I toyed with common series a bit and came up with
$\sum \limits_{k=0}^\infty ~(-1)^k x^{3k-1} = \dfrac{x^2}{1+x^3}$
Look at the common Maclaurin series templates.
You may have to use a power of $x$ rather than just $x$
You may have to adjust things by dividing or multiplying by $x$
Use Wolfram Alpha Series function to test out your hypotheses.
Series[f(x), {x, 0, n}]
will give you $n$ terms of the series of $f(x)$ about $x=0$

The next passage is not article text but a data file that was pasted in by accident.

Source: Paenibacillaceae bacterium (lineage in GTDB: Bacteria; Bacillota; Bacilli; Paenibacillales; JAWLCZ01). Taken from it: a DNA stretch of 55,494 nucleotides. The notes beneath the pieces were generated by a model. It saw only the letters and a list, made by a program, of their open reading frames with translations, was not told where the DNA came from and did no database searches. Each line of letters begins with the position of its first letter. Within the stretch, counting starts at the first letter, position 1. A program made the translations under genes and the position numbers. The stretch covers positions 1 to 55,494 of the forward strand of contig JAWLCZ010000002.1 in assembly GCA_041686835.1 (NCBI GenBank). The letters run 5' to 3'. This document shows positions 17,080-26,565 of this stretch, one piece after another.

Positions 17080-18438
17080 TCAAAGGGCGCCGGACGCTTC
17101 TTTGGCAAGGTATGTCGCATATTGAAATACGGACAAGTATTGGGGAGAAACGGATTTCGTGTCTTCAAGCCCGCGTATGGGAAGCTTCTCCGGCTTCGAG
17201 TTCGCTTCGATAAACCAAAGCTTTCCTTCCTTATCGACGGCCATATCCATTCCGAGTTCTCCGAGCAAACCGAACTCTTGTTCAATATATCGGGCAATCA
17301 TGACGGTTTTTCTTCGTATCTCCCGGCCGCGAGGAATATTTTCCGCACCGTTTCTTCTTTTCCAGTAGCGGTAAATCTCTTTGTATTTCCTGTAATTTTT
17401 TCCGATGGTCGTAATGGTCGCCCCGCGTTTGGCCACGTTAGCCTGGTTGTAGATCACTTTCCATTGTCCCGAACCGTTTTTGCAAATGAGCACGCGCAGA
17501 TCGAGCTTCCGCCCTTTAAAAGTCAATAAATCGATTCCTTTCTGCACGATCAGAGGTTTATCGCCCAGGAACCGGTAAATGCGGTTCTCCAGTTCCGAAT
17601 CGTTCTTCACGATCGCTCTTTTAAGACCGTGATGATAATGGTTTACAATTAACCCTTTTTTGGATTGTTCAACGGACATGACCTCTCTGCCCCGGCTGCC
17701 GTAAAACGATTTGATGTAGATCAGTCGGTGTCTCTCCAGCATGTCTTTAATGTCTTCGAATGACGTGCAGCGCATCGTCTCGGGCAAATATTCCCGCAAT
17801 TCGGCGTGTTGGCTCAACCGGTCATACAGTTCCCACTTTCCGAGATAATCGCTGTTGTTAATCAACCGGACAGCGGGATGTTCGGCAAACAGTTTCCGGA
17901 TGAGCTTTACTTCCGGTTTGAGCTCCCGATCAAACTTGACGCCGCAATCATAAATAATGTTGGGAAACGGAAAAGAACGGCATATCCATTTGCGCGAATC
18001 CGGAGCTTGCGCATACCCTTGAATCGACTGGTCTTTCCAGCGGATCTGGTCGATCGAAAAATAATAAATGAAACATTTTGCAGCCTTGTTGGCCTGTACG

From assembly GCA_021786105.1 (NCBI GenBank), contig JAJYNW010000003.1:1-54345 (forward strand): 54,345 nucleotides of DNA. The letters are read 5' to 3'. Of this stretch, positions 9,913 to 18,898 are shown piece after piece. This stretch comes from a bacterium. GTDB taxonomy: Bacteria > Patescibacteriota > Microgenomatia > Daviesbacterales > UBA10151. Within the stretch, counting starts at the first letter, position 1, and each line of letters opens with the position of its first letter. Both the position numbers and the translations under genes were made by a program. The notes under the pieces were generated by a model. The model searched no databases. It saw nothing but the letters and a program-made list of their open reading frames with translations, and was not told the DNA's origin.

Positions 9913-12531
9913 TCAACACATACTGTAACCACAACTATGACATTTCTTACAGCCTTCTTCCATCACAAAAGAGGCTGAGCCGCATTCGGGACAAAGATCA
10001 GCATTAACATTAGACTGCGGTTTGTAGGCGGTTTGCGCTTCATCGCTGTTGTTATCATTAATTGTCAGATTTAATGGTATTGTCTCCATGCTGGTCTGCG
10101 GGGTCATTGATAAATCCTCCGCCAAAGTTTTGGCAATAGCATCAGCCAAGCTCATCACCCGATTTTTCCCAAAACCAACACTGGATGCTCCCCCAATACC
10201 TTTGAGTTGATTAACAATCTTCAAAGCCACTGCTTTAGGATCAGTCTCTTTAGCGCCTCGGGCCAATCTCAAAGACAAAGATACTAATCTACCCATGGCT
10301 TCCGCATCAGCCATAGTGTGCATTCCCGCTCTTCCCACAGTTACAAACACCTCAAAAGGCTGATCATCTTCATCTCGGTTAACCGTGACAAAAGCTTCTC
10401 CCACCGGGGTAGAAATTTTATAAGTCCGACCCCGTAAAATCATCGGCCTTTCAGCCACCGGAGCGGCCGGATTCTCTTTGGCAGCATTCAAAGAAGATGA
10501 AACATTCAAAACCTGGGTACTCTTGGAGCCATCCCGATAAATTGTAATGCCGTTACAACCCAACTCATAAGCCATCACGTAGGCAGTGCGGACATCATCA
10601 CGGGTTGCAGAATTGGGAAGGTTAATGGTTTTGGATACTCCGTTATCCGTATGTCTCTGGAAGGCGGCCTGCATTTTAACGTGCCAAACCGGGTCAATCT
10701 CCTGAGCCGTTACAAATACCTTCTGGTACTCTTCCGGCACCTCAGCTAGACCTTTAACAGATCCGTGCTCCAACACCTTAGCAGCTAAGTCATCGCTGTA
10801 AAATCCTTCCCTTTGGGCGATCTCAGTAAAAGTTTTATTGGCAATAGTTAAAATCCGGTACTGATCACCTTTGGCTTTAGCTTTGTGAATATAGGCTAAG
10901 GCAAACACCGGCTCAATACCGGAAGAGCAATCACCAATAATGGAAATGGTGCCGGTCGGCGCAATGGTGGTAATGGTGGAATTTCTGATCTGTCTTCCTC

$\displaystyle \sum_{n=0}^\infty x^{3n+2}= \sum_{n=0}^\infty (x^3)^nx^2= x^2\sum_{n=0}^\infty (x^3)^n$ which is now a geometric series in $\displaystyle x^3$. Since $\displaystyle \sum_{n= 0}^\infty r^n= \frac{1}{1- r}$ the sum of this series is $\displaystyle x^2\frac{1}{1- x^3}= \frac{x^2}{1- x^3}$.